Wally McCormack jumping right back in as Portage’s head coach
By Steve T. Gorches 648-3141 or firstname.lastname@example.org August 2, 2012 11:38PM
Portage Head Coach Wally McCormackworks on drills with quarterback Gage Pearman at Portage High School on Wednesday August 1, 2012. | Jim Karczewski~for Sun-Times Media
This is the last of a week-long series letting region football fans get to know the new head coaches in some of the region’s most high-profile programs, as two-a-days begin. Catch up on the others at post-trib.com/sports.
Updated: September 4, 2012 6:18AM
PORTAGE — To say Wally McCormack was happy not being a varsity head football coach and just dealing with freshmen last season would be a huge understatement.
He was relaxed. He was able to be a husband and father much more.
And then it happened. Previous Portage coach Jeromy Flowers resigned in early May and McCormack had to evaluate whether he was ready to dive back into the deep end of the pool or continue to wade in the shallow end as the Indians’ freshman coach.
Deep end it was — but with slight trepidation. Only slight, though, since the former Chesterton assistant and head coach at Andrean and Hobart looks like he’s in midseason form during the first week of official practice.
“When you walk out the door you didn’t think about it,” McCormack said about the difference between being a freshman coach and the head honcho.
“Now being a head coach, you sit here the whole day thinking, ‘OK, I’ve got to make sure this kid’s not in any trouble, this kid got his form signed, this kid needs shoes, this kid’s got an ankle ...’ When I was coaching ninth grade, when I went home after football, I didn’t think about football. So the next question you’re going to ask me is why would you sign up for this again? I don’t know, glutton for punishment, I guess. I was hoping Jeromy wouldn’t do this for a couple years, to be honest, so I’d have time to evaluate whether I liked it better this way or not. But now that I’m back in, it’s like I never got out. We’re right back at it and I’m enjoying it.”
If it were any other school looking for a head coach — and there were plenty in a busy offseason — McCormack would have passed.
But when the school you live less than a mile away from needs a coach, in the city in which you’ve lived for a very long time, it’s hard to say no.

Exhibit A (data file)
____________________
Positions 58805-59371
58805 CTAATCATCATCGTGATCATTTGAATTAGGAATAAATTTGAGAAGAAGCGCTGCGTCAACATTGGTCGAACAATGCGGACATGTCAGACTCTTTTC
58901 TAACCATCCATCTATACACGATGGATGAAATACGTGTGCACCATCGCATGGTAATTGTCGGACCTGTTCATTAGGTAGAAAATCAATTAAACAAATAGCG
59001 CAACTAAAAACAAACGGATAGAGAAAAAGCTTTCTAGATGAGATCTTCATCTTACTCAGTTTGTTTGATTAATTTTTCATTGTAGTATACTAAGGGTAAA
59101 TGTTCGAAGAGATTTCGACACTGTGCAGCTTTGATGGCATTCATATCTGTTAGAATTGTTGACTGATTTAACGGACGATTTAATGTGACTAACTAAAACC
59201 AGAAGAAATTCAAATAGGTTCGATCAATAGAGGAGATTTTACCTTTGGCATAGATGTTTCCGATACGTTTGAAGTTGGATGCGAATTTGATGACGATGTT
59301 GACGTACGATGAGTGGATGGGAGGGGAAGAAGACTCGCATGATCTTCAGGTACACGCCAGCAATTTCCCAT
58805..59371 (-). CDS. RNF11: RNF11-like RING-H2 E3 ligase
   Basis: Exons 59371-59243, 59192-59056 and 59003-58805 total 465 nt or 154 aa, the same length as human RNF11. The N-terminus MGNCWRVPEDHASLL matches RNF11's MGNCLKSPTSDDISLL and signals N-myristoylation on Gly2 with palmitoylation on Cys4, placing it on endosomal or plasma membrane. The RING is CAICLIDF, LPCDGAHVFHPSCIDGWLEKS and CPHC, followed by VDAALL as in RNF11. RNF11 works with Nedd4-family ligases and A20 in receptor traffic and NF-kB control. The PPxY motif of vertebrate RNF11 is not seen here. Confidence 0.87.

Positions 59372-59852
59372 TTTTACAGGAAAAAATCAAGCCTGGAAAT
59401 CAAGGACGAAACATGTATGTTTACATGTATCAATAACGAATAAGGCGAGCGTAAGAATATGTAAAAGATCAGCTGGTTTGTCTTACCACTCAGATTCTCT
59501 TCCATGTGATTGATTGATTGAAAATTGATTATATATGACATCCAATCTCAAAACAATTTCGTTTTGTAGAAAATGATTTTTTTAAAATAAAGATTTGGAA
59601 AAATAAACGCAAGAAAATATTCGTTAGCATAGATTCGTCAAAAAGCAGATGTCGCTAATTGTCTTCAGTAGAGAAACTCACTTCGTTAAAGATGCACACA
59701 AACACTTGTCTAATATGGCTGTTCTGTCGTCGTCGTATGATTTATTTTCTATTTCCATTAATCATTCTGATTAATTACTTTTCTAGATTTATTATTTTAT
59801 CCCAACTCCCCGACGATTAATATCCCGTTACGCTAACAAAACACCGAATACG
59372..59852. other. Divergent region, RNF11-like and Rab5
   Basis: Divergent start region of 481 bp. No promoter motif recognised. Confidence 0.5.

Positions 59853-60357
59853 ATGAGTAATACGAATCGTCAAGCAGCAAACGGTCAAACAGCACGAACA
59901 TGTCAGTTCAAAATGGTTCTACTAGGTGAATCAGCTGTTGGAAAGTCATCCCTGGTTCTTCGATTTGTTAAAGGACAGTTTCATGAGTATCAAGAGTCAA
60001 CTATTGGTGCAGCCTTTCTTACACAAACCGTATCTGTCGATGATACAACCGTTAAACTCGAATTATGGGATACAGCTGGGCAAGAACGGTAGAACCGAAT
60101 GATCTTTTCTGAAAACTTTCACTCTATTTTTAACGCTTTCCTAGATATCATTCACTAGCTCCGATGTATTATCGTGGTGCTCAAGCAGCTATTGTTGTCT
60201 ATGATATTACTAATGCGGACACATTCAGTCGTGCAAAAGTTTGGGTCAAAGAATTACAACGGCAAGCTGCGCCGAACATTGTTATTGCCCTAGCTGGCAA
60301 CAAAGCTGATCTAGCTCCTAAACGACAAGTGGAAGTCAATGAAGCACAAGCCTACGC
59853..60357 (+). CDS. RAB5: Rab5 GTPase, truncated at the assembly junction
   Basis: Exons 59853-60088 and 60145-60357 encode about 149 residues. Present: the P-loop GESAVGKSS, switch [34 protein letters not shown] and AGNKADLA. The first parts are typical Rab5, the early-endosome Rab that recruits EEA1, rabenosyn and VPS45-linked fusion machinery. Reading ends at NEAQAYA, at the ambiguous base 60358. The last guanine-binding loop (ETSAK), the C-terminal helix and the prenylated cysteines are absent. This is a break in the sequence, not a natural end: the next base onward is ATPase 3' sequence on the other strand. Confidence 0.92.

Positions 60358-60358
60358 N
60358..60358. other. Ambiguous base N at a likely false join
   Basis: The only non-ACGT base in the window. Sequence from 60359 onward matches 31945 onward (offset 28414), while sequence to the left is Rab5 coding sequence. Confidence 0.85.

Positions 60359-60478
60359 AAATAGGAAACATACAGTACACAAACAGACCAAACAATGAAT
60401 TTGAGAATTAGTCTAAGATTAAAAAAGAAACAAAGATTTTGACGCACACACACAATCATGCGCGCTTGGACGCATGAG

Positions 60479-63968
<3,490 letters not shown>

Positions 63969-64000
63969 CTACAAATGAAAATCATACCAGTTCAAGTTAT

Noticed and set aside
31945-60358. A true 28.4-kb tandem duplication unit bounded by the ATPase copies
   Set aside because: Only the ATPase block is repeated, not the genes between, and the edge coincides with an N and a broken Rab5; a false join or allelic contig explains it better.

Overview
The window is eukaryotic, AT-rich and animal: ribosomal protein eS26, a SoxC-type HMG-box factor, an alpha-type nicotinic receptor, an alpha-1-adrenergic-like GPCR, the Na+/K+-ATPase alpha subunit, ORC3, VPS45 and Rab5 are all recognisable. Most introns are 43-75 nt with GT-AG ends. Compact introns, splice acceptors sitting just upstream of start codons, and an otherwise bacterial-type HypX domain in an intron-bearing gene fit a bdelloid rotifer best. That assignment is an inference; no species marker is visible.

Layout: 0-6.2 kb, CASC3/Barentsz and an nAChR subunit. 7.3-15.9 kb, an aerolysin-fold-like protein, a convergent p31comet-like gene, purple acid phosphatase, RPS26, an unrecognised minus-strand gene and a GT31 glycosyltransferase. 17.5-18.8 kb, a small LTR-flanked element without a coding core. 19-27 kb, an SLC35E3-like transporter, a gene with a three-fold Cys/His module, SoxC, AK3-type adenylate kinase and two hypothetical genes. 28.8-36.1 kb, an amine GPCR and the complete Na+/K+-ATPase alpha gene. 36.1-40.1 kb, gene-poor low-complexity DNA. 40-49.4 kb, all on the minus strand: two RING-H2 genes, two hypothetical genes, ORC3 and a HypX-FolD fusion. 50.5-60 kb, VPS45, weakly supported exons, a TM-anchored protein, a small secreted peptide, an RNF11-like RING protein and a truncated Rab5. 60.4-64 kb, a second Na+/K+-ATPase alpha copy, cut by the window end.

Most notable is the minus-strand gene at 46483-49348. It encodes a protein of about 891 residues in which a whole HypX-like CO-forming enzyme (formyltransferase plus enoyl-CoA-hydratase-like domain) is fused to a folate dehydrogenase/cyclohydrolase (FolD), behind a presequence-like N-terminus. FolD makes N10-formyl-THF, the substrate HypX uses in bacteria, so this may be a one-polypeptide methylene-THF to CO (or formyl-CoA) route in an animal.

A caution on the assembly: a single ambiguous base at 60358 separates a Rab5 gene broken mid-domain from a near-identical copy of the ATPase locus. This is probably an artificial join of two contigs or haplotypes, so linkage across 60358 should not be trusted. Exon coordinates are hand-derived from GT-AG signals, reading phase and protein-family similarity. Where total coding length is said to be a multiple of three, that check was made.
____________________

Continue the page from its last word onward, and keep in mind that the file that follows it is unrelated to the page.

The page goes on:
“The first time Coach talked to us, he said, ‘I’m a Portage guy,’” said senior lineman Justin Givens, playing for his third different coach in high school. “He said, ‘I was meant to be here and I’ll be here until my kids graduate from high school.’”
Considering those two children are still in grade school, that means McCormack could be the Portage coach longer than the eight years he was the Hobart coach.
It’s plain to see the comfort level has returned for McCormack as he roams the field during practice, running the gamut of emotions from an occasional smile and compliment — “Nice decision,” he told one of his young quarterbacks — to inevitable yelling and the trademark McCormack sarcasm: “That’s a great run ... for a loss of 2 yards.”
But there are definitely some aspects of coaching at a big school — the second largest in Northwest Indiana — that McCormack has to get used to.
“Right now we have 92 (kids),” he said. “But at the same time, numbers are overrated. Lowell went to the state championship game a few years ago with 40 guys on their roster. If numbers were the No. 1 factor to determine success, why doesn’t China win every gold medal in the Olympics?
“It means you have to coach differently. You’re coaching 92, so you’ve got to organize practice differently. It’s going to be an adjustment for me.”
One change in particular is that McCormack can be more generous as a coach, with plenty of players to choose from.
“Why not get more kids an opportunity to play?” he said. “In the long run, if more kids feel like they’re potentially part of the plan, the happier they are and the more they’re willing to come and work.”